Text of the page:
Speed Reading for dyslexics.
Less distraction due to speed reading!
Many dyslexics read slow, some of them never read books, others can't read the subtitles when they watch a movie. Many of them have had lots of help or support in reading in childhood. Now that that you are an adult, is it possible for you to read faster? The answer is YES!
Why would you want to read faster?
Let's talk about some facts on reading:
- Many dyslexics read at an average of 50 to 150 words per minute.
- The average reading speed (of non-dyslexics) is 250 words per minute.
- Dyslexics are generally picture thinkers who get distracted even faster by their own images during reading than non-dyslexics. When you read, your mind forms all sorts of images or pictures due to the text you read. It is also possible that certain words or sentences evoke associations or memories coming from yourself. These processes often slows the speed of reading a lot!
- Even when someone with dyslexia or with AD(H)D, dyscalculia, autism and or high-giftedness reads at the average reading speed, it is TOO SLOW for their fast mind. Because their minds process information in pictures, movies and/or concepts, it is used to process a lot of information in a single second! Their brain usually has TOO LITTLE TO DO when reading! And that is why they have all those associations.
- At a reading speed of 600 words per minute, your mind STOPS with producing associations, images or memories that arise during reading. At this speed (or when you read faster) you only read the words and you can record all the information you read. Then you can also concentrate better! Then reading becomes much more fun because you learn something new or experience a whole adventure in a short time.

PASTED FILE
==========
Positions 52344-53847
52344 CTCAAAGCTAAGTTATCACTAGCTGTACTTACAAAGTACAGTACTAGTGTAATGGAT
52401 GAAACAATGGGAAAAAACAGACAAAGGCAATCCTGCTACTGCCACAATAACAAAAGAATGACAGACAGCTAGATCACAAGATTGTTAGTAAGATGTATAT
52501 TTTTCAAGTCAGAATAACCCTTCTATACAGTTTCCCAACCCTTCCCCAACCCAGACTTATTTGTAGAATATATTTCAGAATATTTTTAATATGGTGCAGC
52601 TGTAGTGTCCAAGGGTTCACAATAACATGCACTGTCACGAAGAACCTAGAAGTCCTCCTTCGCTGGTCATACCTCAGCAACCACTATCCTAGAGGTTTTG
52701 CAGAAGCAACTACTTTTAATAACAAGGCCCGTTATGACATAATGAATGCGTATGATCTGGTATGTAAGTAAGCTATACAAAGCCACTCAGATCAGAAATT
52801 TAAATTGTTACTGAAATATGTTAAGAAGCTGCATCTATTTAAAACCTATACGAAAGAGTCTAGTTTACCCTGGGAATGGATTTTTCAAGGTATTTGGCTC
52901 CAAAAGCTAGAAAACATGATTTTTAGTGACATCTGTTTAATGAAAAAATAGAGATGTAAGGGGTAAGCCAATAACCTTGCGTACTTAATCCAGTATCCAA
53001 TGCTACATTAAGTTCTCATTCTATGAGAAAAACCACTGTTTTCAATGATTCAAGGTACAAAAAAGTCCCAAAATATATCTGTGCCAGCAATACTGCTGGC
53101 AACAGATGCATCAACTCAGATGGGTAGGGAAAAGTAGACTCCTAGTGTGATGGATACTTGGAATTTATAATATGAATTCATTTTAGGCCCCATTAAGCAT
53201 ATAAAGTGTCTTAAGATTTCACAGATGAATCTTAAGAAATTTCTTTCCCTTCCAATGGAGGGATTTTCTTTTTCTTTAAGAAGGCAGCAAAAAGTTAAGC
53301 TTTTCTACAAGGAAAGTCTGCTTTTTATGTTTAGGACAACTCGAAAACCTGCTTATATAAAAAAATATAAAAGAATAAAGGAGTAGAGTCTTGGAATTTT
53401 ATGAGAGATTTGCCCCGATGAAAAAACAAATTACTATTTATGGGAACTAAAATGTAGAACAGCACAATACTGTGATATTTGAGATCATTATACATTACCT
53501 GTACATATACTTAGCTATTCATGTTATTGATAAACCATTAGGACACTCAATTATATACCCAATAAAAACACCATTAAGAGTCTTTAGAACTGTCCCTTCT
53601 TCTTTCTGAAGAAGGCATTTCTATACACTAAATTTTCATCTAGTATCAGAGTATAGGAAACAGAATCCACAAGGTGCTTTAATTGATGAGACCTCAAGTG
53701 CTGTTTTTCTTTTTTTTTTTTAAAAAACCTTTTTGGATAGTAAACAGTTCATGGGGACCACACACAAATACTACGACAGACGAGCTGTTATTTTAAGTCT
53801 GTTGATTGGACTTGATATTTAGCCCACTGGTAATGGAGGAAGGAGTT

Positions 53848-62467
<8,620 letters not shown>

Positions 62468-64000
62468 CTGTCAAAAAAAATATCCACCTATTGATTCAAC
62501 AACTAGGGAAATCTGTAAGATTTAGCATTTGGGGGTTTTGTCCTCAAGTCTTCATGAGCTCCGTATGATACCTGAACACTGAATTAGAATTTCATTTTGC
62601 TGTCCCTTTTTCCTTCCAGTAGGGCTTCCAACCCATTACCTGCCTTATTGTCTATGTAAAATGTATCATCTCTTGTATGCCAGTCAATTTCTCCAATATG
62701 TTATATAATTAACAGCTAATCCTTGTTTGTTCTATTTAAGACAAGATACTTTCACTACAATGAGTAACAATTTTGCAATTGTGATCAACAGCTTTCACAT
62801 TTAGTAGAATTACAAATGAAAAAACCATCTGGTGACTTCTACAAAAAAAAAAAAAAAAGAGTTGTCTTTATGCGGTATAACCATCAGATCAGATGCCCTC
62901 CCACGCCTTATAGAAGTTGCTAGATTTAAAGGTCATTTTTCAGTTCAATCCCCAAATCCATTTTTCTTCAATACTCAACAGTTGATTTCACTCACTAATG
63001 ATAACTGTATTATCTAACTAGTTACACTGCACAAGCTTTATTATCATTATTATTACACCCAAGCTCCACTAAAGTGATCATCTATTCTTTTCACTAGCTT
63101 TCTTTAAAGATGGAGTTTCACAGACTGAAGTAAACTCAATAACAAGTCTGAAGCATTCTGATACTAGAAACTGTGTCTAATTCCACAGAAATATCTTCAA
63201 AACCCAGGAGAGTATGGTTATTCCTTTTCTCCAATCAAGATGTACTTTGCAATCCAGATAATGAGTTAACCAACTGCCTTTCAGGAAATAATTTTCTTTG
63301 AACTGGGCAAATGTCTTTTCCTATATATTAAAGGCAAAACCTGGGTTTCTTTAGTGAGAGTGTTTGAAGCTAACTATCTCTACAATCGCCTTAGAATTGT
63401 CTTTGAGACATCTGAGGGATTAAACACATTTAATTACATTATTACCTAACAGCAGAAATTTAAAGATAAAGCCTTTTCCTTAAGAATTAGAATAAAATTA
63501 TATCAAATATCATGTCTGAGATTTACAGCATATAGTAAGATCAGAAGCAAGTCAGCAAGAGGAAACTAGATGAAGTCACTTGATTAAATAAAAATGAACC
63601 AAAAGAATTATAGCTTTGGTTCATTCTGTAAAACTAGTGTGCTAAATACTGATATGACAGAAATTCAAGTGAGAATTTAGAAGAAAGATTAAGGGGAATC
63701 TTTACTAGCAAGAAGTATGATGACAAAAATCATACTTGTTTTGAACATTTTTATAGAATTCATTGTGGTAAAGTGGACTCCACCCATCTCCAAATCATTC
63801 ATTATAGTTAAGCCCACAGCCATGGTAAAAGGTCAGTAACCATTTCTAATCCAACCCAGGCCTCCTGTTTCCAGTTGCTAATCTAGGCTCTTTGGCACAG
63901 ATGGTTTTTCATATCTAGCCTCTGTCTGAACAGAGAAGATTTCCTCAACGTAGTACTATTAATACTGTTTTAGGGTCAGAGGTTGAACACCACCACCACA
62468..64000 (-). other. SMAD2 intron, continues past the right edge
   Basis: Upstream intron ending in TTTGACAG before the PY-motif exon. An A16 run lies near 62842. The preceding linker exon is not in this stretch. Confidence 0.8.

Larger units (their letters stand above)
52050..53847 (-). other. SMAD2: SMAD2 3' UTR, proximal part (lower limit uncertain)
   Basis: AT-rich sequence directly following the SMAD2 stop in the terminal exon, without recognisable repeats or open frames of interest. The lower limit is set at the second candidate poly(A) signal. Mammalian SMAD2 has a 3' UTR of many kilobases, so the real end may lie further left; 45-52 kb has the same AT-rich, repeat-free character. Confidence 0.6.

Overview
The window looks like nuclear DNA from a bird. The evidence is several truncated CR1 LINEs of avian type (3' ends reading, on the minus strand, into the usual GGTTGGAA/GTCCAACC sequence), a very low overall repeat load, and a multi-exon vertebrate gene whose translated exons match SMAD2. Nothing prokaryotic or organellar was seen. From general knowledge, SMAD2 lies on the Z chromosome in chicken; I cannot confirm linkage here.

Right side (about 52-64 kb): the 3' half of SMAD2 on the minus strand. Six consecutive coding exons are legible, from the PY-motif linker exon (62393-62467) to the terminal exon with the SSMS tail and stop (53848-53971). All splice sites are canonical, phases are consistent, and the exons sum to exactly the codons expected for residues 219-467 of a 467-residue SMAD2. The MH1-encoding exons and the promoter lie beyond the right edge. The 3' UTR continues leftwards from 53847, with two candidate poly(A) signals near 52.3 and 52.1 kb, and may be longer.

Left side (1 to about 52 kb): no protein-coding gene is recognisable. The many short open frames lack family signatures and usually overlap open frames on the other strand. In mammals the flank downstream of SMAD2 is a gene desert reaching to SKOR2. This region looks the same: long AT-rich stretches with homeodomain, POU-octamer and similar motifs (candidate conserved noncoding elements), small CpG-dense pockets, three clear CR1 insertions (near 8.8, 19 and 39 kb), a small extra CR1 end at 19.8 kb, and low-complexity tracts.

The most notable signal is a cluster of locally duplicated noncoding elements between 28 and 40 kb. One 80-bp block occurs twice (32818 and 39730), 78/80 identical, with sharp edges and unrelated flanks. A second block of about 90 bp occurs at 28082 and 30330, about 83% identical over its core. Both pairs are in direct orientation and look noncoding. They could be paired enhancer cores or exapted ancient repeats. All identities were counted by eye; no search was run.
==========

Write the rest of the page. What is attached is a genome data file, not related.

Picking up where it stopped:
What is the record speed reading?
Many people claim to be world record holder in speed reading:
- Sean Adam (from whom Sjan learned it): 3850 words per minute.
- Anne Jones (read part 7 of Harry Potter in 47 minutes): 4251 words per minute.
- Howard Berg (in the Guinness Book of Records): 25,000 words per minute.
- Maria Theresa Calderon (tested at an American university with 100% memory for the content of the text): 80,000 words per minute
- We are already very proud of the record of a customer of ours: 3460 words per minute.
This client of ours did one session of 1.5 hours of practice (counseling "Working effectively with dyslexia") He is a 54-year-old director of an intermational company and he has broken our latest record. His initial speed was 288 words per minute. This is just above the average reading speed. His final speed after 1.5 hours was 3460 words per minute. That is 13 times faster! He could tell 4 times as much of the text he read as in the beginning. So you see that even when you're older, the brain is still very flexible.
The clue of speed reading
The clue of speed reading is not that you learn a new way of reading, but that you start to read from what you know and from the knowledge that "you can do it". This requires an awareness of how you read and is not easy for everyone. It is possible for everyone to make that turn in your mind set.
Many dyslexics have learned to read in a spelling manner - letter by letter - and that makes them slow readers. In speed reading we assume that you are able to read and that reading in a spelling manner is no longer necessary. We teach you to read in a "guessing" way. That is a much faster way of reading and still you won't miss anything in reading. Many dyslexics cannot imagine this, but once they have stepped over the threshold, they no longer want to do anything else.
Read more about the difference between spelling readers and guessing readers in Chapter 3 of our book "Dyslexia: Disorder or Intelligence".
Maybe you detect some English mistakes on this page. Know that our book is translated by a professional translator.